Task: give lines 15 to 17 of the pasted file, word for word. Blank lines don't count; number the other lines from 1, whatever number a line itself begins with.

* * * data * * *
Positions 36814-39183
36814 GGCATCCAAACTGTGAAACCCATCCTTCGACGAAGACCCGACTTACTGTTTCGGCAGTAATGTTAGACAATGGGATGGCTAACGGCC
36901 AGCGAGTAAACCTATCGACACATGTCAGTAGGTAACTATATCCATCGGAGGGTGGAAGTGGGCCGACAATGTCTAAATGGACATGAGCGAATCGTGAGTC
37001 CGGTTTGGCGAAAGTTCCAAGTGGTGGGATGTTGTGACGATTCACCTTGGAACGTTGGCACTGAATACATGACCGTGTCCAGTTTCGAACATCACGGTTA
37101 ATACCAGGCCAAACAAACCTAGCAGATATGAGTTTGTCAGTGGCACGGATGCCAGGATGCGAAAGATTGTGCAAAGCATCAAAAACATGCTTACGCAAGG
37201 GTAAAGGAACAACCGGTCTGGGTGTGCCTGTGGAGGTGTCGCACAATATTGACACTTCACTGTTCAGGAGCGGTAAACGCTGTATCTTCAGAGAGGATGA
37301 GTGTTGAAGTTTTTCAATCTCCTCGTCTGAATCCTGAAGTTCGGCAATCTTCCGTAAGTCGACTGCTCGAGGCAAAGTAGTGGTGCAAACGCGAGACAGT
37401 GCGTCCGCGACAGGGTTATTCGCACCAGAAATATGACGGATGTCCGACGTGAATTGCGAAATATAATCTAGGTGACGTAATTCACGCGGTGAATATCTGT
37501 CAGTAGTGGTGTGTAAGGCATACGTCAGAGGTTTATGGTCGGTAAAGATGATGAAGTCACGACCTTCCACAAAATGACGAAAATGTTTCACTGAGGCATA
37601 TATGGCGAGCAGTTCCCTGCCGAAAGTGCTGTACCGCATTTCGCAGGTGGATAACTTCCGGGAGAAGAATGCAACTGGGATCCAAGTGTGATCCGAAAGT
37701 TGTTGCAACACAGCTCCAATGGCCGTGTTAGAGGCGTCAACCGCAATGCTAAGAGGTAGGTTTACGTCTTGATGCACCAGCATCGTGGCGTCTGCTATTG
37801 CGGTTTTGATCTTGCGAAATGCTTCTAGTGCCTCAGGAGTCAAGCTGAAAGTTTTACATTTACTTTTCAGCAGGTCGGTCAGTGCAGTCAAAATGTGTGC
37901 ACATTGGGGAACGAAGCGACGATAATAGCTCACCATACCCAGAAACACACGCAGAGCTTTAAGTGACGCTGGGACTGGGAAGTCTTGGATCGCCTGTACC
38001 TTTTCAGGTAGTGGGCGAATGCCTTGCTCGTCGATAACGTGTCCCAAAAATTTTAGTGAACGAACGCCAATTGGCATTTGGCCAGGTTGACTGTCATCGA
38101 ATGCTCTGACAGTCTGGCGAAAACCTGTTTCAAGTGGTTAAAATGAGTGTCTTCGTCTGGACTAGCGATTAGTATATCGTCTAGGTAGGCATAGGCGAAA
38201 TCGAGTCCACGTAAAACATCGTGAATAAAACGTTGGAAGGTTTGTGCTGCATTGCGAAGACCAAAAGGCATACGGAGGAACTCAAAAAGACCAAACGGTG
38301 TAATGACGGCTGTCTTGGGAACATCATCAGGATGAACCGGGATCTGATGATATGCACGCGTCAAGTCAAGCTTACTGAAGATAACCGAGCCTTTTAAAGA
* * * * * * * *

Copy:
38101 ATGCTCTGACAGTCTGGCGAAAACCTGTTTCAAGTGGTTAAAATGAGTGTCTTCGTCTGGACTAGCGATTAGTATATCGTCTAGGTAGGCATAGGCGAAA
38201 TCGAGTCCACGTAAAACATCGTGAATAAAACGTTGGAAGGTTTGTGCTGCATTGCGAAGACCAAAAGGCATACGGAGGAACTCAAAAAGACCAAACGGTG
38301 TAATGACGGCTGTCTTGGGAACATCATCAGGATGAACCGGGATCTGATGATATGCACGCGTCAAGTCAAGCTTACTGAAGATAACCGAGCCTTTTAAAGA